New FDA Rules Could Ruin 119-Year-Old Cigar Business

July 17, 2014

J.C. Newman Cigar Co., in Tampa, Florida, has been in operation since 1895 but may soon be forced out of business by new FDA regulations, according to a report from Watchdog.org.

In an effort to limit youth access to tobacco, the FDA is trying to make affordable cigars a thing of the past. But the regulation would ruin J.C. Newman, a company that has been producing quality cigars for under $10 for over a century.

J.C. Newman is an iconic Tampa business that employs 130 people. Cigars are an important component of Tampa's economy, much like "what wine is to Napa Valley," according to J.C. Newman president Eric Newman. Using 1930s equipment, the company produces its $10 cigars, making it ineligible for a "premium cigar" exemption under the FDA's regulatory proposal. The company spends four months teaching new employees how to use its vintage, hand-operated machines.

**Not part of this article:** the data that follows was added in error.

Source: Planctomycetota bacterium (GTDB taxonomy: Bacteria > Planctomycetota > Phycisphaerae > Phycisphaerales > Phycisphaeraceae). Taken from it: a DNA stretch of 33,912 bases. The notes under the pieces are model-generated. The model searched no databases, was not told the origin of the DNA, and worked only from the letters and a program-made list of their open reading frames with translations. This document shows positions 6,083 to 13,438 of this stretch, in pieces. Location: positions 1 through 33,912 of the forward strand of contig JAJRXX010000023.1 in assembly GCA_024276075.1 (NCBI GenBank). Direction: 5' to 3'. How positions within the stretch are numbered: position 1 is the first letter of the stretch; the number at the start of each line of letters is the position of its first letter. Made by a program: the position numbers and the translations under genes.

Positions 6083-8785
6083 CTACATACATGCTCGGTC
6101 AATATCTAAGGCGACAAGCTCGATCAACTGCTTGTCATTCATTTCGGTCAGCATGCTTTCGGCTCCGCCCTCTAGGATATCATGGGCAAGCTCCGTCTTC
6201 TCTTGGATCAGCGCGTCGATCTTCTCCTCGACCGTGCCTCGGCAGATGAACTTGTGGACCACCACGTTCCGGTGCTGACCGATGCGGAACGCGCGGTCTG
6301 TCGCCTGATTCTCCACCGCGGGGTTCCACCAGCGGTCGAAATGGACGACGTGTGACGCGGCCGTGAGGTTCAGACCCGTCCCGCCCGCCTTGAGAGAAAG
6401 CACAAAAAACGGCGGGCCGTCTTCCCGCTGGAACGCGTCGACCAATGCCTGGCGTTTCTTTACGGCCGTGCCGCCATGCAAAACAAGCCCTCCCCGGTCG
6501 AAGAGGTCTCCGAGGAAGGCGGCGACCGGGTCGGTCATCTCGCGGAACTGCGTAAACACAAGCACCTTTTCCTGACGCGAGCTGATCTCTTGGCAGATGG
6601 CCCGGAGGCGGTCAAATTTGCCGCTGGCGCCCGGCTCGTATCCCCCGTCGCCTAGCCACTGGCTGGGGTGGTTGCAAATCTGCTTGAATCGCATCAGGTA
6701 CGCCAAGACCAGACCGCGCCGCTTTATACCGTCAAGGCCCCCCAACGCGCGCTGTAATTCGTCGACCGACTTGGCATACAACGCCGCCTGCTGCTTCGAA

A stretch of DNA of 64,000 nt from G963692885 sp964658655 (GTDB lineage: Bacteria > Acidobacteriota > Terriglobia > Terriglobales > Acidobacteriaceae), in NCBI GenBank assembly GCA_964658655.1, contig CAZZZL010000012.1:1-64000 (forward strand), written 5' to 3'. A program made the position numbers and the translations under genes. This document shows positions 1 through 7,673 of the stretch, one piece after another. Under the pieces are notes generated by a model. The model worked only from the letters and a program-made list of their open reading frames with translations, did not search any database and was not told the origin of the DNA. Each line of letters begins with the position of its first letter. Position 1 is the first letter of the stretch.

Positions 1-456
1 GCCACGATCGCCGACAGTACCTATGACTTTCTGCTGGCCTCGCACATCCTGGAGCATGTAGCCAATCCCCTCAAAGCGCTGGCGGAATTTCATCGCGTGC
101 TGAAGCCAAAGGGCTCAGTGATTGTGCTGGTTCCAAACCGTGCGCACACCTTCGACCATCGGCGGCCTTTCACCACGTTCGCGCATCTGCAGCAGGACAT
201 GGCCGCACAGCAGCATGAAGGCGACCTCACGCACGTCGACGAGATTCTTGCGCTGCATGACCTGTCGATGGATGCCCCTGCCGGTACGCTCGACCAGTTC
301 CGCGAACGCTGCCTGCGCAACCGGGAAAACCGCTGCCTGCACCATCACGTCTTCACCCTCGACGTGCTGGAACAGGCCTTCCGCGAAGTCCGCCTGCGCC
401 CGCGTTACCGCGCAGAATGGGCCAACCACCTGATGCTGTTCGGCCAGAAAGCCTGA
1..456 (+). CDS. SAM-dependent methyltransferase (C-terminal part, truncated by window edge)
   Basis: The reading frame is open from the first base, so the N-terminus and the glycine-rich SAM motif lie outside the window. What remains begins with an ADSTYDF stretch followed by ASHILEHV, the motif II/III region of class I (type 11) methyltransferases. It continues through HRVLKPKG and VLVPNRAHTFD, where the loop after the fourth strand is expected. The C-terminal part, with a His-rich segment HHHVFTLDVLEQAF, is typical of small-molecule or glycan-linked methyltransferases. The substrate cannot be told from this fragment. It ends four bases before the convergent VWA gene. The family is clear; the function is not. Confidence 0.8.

The FDA proposed its regulation in April. When the rule is finalized, J.C. Newman will have to obtain approval from the federal government before offering new cigar products, submit each cigar sold to "rigorous scientific review" and comply with manufacturing requirements. Testing new cigar products will require thousands of hours on the part of manufacturers, according to the FDA, and the new manufacturing requirements could prevent the company from using its vintage equipment.

Additionally, the agency will require the company to pay a user fee that costs hundreds of thousands of dollars.

The FDA will continue receiving public comments on the rule until August 8th.

Souce: William Patrick, "FDA Rules Could Kill 119-Year-Old Family Cigar Business," Watchdog.org, July 3, 2014.

 

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